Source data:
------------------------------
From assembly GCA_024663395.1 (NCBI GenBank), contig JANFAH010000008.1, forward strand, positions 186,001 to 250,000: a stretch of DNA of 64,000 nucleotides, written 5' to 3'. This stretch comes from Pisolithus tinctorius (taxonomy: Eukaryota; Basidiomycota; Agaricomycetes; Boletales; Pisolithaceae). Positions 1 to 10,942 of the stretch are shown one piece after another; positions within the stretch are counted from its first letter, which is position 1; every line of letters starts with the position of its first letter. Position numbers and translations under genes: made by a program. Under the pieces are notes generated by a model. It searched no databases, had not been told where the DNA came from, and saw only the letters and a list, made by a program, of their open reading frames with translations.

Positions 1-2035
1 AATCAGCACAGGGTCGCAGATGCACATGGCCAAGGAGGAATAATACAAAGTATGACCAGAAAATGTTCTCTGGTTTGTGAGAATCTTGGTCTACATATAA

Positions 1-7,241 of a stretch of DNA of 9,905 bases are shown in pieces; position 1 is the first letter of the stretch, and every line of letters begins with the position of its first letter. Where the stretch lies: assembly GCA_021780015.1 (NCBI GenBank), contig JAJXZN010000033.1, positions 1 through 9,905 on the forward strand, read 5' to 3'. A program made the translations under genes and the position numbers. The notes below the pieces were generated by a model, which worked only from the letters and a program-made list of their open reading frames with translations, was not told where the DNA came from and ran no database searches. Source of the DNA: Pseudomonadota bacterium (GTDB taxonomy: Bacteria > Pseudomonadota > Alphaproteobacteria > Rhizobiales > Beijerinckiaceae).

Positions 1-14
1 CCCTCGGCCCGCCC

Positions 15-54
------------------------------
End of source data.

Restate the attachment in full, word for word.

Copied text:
From assembly GCA_024663395.1 (NCBI GenBank), contig JANFAH010000008.1, forward strand, positions 186,001 to 250,000: a stretch of DNA of 64,000 nucleotides, written 5' to 3'. This stretch comes from Pisolithus tinctorius (taxonomy: Eukaryota; Basidiomycota; Agaricomycetes; Boletales; Pisolithaceae). Positions 1 to 10,942 of the stretch are shown one piece after another; positions within the stretch are counted from its first letter, which is position 1; every line of letters starts with the position of its first letter. Position numbers and translations under genes: made by a program. Under the pieces are notes generated by a model. It searched no databases, had not been told where the DNA came from, and saw only the letters and a list, made by a program, of their open reading frames with translations.

Positions 1-2035
1 AATCAGCACAGGGTCGCAGATGCACATGGCCAAGGAGGAATAATACAAAGTATGACCAGAAAATGTTCTCTGGTTTGTGAGAATCTTGGTCTACATATAA

Positions 1-7,241 of a stretch of DNA of 9,905 bases are shown in pieces; position 1 is the first letter of the stretch, and every line of letters begins with the position of its first letter. Where the stretch lies: assembly GCA_021780015.1 (NCBI GenBank), contig JAJXZN010000033.1, positions 1 through 9,905 on the forward strand, read 5' to 3'. A program made the translations under genes and the position numbers. The notes below the pieces were generated by a model, which worked only from the letters and a program-made list of their open reading frames with translations, was not told where the DNA came from and ran no database searches. Source of the DNA: Pseudomonadota bacterium (GTDB taxonomy: Bacteria > Pseudomonadota > Alphaproteobacteria > Rhizobiales > Beijerinckiaceae).

Positions 1-14
1 CCCTCGGCCCGCCC

Positions 15-54